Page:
• Whole grains (can stabilize serotonin levels)

What Supplements Help With Motivation?

    • Curcumin
    • Magnesium
    • Probiotics
    • Vitamin D

Final Thoughts

It hurt to be a laughingstock in other people’s eyes for a while. I honestly thought of putting Marcus in a headlock one evening just to hurt him back. However, thanks to my friends, I realized that he was not worth my tears and effort. There would be many Marcuses globally, and I would only feed their satisfaction by reacting to them.

To get rid of my binge eating disorder, I went back to the gym and started eating healthy to lose weight. This time, it was for my own health, not because I wanted to please anyone. If you’re curious to know more about the clinical nutrition of the food you eat, you can always ask for an opinion from a nutritionist or seek medical advice.

Frequently Asked Questions

Is Coffee Good For Mental Health Conditions?

The link between coffee and mental health has not been fully understood. Coffee, which contains caffeine, is a stimulant known to temporarily improve alertness, mood, and focus. Some people say their symptoms of depression alleviate when drinking moderate amounts of coffee. However, excessive caffeine consumption can disrupt sleep patterns and increase anxiety, thus potentially worsening depression and other mental health conditions.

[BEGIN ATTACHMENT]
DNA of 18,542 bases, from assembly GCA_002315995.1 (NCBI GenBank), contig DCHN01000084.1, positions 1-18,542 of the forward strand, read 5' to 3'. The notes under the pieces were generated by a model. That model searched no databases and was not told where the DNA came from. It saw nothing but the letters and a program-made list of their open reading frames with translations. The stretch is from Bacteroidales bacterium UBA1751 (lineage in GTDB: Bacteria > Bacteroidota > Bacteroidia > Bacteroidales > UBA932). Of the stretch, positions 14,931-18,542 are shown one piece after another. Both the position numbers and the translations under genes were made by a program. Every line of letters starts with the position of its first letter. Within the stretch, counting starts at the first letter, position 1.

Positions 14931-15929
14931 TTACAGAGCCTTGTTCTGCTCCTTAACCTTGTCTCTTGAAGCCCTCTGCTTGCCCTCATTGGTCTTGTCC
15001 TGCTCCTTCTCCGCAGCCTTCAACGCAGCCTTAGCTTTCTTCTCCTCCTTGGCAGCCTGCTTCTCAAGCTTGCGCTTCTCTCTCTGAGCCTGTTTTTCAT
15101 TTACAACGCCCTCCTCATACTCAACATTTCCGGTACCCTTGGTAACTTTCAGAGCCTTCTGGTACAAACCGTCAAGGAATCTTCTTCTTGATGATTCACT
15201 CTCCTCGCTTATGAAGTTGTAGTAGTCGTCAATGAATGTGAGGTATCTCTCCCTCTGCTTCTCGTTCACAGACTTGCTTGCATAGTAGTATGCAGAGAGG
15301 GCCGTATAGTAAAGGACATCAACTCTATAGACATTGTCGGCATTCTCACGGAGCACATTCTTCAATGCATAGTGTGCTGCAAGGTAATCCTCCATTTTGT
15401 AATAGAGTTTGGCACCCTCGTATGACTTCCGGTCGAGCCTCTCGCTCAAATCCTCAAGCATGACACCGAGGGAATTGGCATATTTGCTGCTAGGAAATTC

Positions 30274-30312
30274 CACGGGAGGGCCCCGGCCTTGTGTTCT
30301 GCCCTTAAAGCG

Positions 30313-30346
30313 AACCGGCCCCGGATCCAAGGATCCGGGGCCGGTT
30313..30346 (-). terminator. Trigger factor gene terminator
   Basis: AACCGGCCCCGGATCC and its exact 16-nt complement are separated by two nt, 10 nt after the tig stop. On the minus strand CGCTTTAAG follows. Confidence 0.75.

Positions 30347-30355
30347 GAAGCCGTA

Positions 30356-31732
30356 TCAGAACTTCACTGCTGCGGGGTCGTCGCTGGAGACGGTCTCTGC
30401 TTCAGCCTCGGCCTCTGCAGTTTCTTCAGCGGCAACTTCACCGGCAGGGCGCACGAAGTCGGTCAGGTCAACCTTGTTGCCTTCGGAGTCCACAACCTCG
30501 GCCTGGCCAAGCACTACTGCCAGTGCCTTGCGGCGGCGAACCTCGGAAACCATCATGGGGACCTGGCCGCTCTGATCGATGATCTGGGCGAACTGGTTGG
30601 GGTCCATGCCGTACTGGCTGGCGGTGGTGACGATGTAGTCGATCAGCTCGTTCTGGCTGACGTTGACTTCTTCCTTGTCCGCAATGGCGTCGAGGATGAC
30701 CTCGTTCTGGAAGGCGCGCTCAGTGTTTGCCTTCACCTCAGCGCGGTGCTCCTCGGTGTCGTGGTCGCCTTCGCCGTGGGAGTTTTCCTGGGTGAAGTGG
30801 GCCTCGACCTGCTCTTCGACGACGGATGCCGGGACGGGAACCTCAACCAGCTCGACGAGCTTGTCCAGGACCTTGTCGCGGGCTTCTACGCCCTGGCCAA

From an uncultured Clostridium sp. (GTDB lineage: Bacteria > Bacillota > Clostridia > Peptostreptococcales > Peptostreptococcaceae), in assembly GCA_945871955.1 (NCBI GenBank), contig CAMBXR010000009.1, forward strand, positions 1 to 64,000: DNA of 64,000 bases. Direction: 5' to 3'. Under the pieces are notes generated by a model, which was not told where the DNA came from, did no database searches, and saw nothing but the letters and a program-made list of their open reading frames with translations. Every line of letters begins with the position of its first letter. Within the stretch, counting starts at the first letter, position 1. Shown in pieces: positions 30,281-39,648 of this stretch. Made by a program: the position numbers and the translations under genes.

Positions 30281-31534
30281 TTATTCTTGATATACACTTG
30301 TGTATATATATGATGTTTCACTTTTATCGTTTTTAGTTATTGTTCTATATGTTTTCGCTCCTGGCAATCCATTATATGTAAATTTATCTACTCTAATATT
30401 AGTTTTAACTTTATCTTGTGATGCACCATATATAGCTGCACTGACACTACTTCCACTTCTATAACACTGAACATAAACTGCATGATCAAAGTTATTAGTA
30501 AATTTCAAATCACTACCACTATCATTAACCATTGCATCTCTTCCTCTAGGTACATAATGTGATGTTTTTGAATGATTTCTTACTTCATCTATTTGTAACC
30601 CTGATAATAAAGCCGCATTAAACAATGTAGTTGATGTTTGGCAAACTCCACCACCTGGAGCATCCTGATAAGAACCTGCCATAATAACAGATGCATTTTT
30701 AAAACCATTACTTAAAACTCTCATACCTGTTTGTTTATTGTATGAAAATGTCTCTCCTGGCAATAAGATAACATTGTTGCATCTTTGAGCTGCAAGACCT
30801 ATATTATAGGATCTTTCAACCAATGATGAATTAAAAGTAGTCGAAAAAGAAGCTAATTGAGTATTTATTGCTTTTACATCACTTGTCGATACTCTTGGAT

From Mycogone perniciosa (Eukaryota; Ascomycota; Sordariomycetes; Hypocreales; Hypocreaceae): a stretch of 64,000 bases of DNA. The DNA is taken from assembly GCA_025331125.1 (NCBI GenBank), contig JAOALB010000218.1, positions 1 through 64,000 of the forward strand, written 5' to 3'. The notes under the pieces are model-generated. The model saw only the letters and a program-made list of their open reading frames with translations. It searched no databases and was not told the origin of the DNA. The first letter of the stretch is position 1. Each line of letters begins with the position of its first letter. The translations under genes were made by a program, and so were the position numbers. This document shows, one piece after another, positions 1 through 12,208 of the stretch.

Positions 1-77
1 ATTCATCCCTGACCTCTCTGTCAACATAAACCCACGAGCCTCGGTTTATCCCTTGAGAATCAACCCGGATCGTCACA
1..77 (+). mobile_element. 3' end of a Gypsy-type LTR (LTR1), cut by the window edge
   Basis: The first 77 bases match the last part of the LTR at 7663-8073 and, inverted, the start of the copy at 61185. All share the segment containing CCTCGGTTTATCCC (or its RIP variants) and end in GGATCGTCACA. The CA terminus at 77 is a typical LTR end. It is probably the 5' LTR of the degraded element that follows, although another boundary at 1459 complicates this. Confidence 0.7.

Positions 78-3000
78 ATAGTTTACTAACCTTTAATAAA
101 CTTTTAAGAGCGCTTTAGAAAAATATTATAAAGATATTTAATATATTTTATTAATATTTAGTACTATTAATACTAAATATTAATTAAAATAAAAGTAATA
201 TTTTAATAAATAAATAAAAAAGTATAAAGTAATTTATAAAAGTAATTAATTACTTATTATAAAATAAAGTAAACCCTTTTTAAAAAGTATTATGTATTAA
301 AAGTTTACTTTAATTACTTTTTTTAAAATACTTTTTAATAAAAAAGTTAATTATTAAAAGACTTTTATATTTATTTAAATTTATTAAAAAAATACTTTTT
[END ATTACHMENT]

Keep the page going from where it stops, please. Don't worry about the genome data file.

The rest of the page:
Moreover, coffee, and caffeine in general, affect people differently.

It is best to consult your healthcare professional for personalized advice and guidance for medications and support treatment. There are foods that fight depression and other mental health conditions.


Which Fruit Is Anti-Anxiety?

No specific fruit is scientifically proven to have a direct cure for anxiety. Certain fruits, however, are known to alleviate symptoms, such as fruits high in antioxidants and vitamin C (blueberries, raspberries, and strawberries), oranges, and kiwis. They also have anti-inflammatory effects and can help manage stress. These fruits may offer some health benefits, but this hasn’t been medically reviewed for anxiety specifically.